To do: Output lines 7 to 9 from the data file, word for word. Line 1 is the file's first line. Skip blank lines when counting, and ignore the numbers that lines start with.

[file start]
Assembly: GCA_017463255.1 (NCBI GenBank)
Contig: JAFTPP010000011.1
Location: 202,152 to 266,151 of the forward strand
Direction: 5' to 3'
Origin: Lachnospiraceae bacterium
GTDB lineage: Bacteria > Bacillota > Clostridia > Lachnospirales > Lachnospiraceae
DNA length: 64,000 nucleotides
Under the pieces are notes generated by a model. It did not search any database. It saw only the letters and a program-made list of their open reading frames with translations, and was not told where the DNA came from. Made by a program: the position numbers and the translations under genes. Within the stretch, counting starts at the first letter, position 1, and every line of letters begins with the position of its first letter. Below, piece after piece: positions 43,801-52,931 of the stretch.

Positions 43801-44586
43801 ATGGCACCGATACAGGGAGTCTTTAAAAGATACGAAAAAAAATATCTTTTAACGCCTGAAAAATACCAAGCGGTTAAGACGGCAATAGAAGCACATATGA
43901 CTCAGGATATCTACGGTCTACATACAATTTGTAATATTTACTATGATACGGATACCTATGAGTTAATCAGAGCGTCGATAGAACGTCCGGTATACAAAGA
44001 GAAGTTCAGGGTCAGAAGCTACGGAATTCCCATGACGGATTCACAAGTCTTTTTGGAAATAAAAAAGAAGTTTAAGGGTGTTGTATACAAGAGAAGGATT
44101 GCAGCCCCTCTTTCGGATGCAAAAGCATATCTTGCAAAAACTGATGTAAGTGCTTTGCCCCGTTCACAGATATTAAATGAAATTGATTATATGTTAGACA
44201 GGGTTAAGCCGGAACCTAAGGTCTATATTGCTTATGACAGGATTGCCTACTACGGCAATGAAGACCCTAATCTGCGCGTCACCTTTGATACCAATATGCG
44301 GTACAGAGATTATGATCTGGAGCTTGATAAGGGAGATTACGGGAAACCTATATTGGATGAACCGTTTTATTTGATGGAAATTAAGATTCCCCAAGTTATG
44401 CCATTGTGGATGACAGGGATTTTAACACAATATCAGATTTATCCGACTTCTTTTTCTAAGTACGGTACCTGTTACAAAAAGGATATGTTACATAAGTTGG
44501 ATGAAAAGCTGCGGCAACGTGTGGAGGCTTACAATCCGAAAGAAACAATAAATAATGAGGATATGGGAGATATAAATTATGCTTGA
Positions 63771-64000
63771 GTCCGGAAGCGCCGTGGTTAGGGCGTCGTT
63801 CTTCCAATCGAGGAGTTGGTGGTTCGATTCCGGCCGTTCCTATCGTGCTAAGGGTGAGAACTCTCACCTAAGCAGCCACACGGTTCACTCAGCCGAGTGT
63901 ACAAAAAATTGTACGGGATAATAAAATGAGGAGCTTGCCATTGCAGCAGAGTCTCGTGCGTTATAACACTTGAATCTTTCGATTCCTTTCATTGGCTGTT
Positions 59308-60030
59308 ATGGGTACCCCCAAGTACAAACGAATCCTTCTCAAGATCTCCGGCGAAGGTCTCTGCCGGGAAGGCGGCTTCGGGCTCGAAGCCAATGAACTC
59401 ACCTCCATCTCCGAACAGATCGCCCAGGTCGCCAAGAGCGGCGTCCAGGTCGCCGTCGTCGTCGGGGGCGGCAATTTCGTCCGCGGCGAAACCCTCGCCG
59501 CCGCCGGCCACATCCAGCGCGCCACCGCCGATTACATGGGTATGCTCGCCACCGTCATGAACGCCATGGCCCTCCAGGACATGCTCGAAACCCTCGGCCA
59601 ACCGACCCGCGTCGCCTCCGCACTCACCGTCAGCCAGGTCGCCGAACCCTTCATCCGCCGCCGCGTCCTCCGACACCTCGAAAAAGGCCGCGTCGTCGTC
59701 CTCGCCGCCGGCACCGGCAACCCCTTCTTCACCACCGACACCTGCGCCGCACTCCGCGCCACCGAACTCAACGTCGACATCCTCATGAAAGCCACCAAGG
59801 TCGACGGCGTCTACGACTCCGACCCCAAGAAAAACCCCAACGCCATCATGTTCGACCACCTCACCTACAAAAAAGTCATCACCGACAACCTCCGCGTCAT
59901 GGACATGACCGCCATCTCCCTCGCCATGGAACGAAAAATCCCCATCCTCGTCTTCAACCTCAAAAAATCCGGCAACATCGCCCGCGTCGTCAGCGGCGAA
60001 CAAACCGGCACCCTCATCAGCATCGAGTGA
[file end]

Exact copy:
DNA length: 64,000 nucleotides
Under the pieces are notes generated by a model. It did not search any database. It saw only the letters and a program-made list of their open reading frames with translations, and was not told where the DNA came from. Made by a program: the position numbers and the translations under genes. Within the stretch, counting starts at the first letter, position 1, and every line of letters begins with the position of its first letter. Below, piece after piece: positions 43,801-52,931 of the stretch.

Positions 43801-44586